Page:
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Unsurprisingly, Firms Did Not Totally Rat Themselves Out to the UK Audit Regulator About Exam Cheating

an older man cheating on an exam by spying on answers

Exam cheating has been a hot topic in audit ever since EY got fined a record $100 million over the summer for cheating on ethics exams (ironically), and perhaps even before that when KPMG got caught using confidential information supplied to them by a PCAOB insider to improve the firm’s audit inspections years before. It happens. Everyone knows it happens. Everyone just doesn’t talk about it.

The EY cheating scandal prompted UK audit regulators at the Financial Reporting Council to send a letter out to the largest audit firms in July asking what these firms are doing to prevent a repeat of the EY situation. And apparently the FRC is kinda OK with what they heard back from Deloitte, EY, KPMG, PwC, BDO, Grant Thornton, and Mazars, as evidenced by a letter published today:

Earlier this year, the FRC decided to conduct a review of the controls and assurances that are in place at the largest audit firms and professional bodies to identify and prevent exam cheating. The review was prompted by recent regulatory sanctions imposed on audit firms around the world regarding exam cheating. The FRC remains deeply concerned about these events and the potential impact on UK audits.

As part of the FRC’s review, we wrote to each of the seven largest audit firms (“Tier 1 Audit Firms”) and to certain of the Recognised Qualifying Bodies (the “RQBs”) asking them to report to us on the control and assurance arrangements they have in place to identify and prevent exam cheating.

The FRC goes on to say that through this review and other supervisory activity, the FRC became aware of instances of cheating at Tier 1 firms. These include the matters relating to the PCAOB’s recent sanctioning of KPMG LLP, the FRC said. Earlier this month, the PCAOB imposed $7.7 million in fines on KPMG Colombia, KPMG UK, and KPMG India. We assume the FRC is referring to KPMG UK which got dinged for answer-sharing on internal training [PDF of the PCAOB order].

The issues raised by exam cheating therefore remain live and the FRC’s consideration of them, and any further regulatory action needed in response to them, is ongoing, the FRC said.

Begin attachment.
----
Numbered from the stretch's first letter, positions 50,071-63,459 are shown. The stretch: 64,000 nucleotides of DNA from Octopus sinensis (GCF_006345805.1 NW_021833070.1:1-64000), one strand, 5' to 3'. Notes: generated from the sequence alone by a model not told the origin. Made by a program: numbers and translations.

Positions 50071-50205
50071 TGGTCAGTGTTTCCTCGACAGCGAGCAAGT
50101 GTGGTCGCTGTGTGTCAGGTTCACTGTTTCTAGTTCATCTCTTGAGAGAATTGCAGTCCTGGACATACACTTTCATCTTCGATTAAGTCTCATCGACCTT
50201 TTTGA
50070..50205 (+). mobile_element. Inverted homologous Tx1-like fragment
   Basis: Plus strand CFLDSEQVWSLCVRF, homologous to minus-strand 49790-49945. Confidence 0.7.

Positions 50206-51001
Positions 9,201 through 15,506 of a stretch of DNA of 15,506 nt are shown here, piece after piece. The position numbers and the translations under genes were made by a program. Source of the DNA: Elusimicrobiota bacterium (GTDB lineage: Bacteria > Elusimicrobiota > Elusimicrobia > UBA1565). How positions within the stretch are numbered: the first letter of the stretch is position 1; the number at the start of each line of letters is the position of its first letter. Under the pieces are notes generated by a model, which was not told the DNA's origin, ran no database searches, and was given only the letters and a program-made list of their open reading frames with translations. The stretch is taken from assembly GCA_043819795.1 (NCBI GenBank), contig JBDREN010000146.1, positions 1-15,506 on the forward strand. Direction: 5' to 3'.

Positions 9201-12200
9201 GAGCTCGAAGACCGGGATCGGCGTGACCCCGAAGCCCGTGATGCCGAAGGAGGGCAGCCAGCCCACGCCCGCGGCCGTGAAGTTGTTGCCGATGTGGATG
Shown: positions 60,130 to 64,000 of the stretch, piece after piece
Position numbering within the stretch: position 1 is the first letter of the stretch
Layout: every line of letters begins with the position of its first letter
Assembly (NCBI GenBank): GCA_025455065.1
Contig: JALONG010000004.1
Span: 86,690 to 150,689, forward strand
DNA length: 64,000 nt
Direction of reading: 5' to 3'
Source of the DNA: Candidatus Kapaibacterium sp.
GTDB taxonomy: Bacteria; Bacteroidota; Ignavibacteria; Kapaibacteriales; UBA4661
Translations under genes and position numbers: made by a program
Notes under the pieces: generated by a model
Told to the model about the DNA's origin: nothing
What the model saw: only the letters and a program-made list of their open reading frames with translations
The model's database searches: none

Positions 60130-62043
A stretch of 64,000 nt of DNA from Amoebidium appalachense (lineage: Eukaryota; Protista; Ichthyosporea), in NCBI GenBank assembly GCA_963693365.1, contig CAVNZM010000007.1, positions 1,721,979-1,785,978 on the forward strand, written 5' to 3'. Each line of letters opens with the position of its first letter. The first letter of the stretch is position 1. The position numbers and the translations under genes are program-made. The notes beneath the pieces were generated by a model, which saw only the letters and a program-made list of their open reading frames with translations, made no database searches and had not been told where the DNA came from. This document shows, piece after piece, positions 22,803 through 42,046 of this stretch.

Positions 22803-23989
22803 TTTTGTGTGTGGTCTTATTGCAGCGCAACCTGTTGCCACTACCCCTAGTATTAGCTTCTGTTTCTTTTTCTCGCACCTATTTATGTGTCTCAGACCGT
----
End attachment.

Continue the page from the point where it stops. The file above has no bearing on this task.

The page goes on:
That said, the FRC doesn’t think cheating is a huge issue across the firms it questioned about cheating.

The information that has been provided to us to date has not revealed systemic issues related to cheating at firms or RQBs. However, it has revealed issues that require improvement. Affected firms and RQBs have committed to review and/or update relevant policies and procedures. The FRC reserves the right to take further investigation and intervention.

For the self-snitching part, the FRC explains its method of collecting information from firms:

We asked the RQBs to provide details of the controls they have in place to ensure the integrity of examinations and testing of students and members and to set out the preventative and detective controls they have in place to ensure that incidents of the kind referenced above do not happen in the UK. We also asked how they obtain assurance as to the controls’ effectiveness.

The seven largest firms provided the FRC details of the controls they have in place to prevent cheating which have been summarized below:

Financial Times spoke to Sarah Rapson, executive director of supervision at the FRC and she said that “cheating by accountants in internal tests was just as serious as in professional exams, rejecting the view of some in the profession that there was a ‘hierarchy’ of misconduct depending on the type of assessment.”

“We remain pretty concerned about exam cheating,” she said. “The audit profession is a position of trust and there’s an irony where you’ve got auditors seeking to cheat on ethics exams and that sort of thing.”

For the purposes of this discussion, lets revisit what someone at PwC told us about cheating:

Everybody shares answers. To think that no one does is naive. But be smart about sharing your answers. Don’t do electronic sharing. We pass around the answers the old-fashioned way—on paper, like on a Post-It note—and then shred the paper. We work long hours and are expected to take the same training tests every year. We’re overworked and underpaid, and we don’t have time for that.

The FRC might want to think about checking the trash cans at the office.